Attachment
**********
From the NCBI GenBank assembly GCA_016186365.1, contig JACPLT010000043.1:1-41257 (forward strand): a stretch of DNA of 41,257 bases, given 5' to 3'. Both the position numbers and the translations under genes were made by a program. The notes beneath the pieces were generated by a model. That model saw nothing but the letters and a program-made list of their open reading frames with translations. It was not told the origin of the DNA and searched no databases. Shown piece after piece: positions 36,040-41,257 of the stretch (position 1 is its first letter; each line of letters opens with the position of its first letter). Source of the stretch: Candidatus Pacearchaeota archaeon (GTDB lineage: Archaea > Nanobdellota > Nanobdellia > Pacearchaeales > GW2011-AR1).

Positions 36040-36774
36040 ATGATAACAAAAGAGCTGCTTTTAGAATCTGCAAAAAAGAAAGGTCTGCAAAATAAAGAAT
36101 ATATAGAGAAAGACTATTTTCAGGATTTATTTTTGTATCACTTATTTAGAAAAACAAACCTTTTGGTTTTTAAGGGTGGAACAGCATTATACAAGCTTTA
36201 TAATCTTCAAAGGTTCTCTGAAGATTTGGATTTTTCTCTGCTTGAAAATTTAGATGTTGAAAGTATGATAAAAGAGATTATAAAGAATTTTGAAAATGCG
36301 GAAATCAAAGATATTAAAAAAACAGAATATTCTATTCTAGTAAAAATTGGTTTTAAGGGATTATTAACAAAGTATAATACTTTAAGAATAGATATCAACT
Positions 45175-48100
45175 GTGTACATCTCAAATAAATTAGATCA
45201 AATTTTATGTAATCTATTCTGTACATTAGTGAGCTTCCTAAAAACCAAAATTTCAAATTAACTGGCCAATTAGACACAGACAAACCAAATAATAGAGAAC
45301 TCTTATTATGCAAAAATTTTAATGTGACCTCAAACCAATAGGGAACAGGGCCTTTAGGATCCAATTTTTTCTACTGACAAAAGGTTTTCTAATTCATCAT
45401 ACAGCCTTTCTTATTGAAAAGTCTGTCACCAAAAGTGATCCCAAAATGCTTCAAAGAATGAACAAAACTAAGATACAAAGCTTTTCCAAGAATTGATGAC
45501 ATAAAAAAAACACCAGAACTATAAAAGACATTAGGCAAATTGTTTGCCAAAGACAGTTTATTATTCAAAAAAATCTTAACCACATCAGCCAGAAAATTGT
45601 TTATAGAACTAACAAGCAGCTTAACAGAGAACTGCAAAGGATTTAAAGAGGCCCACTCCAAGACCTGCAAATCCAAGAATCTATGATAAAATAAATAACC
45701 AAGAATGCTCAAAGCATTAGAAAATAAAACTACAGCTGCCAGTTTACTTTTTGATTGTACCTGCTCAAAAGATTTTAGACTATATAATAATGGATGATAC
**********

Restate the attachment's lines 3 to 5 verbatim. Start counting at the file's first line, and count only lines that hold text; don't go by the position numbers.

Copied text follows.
36040 ATGATAACAAAAGAGCTGCTTTTAGAATCTGCAAAAAAGAAAGGTCTGCAAAATAAAGAAT
36101 ATATAGAGAAAGACTATTTTCAGGATTTATTTTTGTATCACTTATTTAGAAAAACAAACCTTTTGGTTTTTAAGGGTGGAACAGCATTATACAAGCTTTA
36201 TAATCTTCAAAGGTTCTCTGAAGATTTGGATTTTTCTCTGCTTGAAAATTTAGATGTTGAAAGTATGATAAAAGAGATTATAAAGAATTTTGAAAATGCG